Oh, fer cryin’ out loud. Close the darn tag!

By James at July 22, 2009 09:18
Filed Under: Web Development, Ajax and Javascript

I’ve been working on a side project for a while now. A big AJAX-y web application with tons of moving parts. Last night I was getting ready to publish a version for the client to review when I noticed something odd when viewing in Internet Explorer 8. It started out peculiar, turning out to be extremely frustrating.

How a portion of the page looked in Firefox 3.5



And how the same page looked in Internet Explorer 8 (with and without Compatibility Mode) Notice how the font style changes at “State”.


I spent a good amount of time trying to figure out what the heck was going on. Thinking I had hosed a style somewhere, I opened up Firebug and inspected the element. This is what I saw. Ok, looks normal to me.


But using Internet Explorer’s Developer Tools, I saw this. Notice how the span does not close, and the rest of the elements are a child of the span tag.


So, going over the HTML in the ASPX page, I find this, I hadn’t closed the span tag properly. DOH!


Fixing the markup like such, makes the page render properly.


So, is this a bug or a feature of Internet Explorer 8? Or, a bug or a feature of Firefox 3.5?  For me the moral of the story is to make sure that all my block element tags are properly closed.

Time to code,


Streamlining my Javascript some more...

By James at November 14, 2007 06:23
Filed Under: Web Development, Ajax and Javascript
I've been working on updating the MyUCR project at work. I'm always amazed at how much I learn, looking at my code from a year ago gives me shudders, compared to what I know now. For instance, here's a snippet of an Ajax call from last year:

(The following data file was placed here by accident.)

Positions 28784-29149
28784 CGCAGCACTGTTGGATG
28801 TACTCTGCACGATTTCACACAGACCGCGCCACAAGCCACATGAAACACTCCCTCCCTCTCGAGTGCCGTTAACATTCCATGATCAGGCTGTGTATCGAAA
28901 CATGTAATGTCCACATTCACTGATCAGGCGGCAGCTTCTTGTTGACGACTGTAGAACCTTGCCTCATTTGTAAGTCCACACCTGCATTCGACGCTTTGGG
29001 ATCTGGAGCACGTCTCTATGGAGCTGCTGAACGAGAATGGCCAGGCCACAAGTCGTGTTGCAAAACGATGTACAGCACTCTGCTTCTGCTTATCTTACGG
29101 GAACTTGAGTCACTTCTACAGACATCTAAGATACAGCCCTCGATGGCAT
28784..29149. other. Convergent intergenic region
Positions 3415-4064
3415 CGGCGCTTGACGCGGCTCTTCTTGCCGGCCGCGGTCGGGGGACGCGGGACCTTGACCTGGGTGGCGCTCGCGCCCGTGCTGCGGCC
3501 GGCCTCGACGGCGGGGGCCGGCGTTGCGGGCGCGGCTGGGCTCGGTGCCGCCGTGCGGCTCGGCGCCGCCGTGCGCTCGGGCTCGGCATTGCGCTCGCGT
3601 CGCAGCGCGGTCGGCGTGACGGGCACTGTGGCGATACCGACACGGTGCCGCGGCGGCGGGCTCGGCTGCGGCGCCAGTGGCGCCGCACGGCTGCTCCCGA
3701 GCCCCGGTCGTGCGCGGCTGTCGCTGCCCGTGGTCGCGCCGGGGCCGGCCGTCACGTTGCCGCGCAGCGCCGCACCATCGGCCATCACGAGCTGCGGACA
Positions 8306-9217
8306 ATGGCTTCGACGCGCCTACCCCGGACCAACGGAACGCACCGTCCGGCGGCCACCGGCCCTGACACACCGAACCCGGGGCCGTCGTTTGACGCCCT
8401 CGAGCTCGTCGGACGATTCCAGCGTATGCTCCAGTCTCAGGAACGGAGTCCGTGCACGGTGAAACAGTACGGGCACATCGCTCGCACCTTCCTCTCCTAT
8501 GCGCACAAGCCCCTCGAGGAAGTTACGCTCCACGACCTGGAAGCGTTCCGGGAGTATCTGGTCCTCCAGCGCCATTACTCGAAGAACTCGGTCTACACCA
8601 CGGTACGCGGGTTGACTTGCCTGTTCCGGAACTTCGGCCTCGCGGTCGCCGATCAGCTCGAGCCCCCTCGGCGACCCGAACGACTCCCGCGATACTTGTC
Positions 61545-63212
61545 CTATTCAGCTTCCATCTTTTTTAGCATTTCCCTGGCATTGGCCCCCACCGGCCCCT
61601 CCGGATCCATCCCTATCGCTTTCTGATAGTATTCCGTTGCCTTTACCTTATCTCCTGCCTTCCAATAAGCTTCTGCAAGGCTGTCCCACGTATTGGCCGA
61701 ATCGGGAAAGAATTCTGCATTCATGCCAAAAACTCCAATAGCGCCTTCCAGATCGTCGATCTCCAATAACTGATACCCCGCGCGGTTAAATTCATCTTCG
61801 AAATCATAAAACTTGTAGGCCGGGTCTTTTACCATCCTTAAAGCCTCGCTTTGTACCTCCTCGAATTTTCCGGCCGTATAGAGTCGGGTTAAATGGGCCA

var url = "ajax.aspx?getSingleMsg="+msgID + "&msgTypeID=" + getMessageType();
var xhrReq = xhrRequest("text");
xhrReq.open("GET", url, true);
xhrReq.onreadystatechange = function()
if(xhrReq.readyState == 4 && xhrReq.status == 200)
DisplaySingleMsg(xhrReq.responseText, getMessageType())


Yikes! That's a heck of a lot of lines to write and maintain. I love using jQuery, but hadn't really gotten into its Ajax events. I wish I had done so earlier. Now the same code looks like this:

var url = "ajax.aspx?getSingleMsg="+msgID + "&msgTypeID=" + getMessageType();
$.get(url, function(xhr){DisplaySingleMsg(xhr, getMessageType());});



Latest crazy song in my head Les Boukakes - Bledi - L'Alawi

Streamlining the JSON Serialization

By James at November 01, 2007 03:26
Filed Under: Web Development, Ajax and Javascript

For a while now I have been using the Newtwonsoft.Json dll to generate my JSON objects. The documentation is pretty sparse and I had to do a lot of experimentation to figure out the best way to do it. I ended up with this base code.

myUCR_DepartmentsTableAdapters.MyUCR_DepartmentsTableAdapter deptTA = new myUCR_DepartmentsTableAdapters.MyUCR_DepartmentsTableAdapter();
myUCR_Departments.MyUCR_DepartmentsDataTable deptDT = new myUCR_Departments.MyUCR_DepartmentsDataTable();
StringWriter sw = new StringWriter();
JsonWriter writer = new JsonWriter(sw);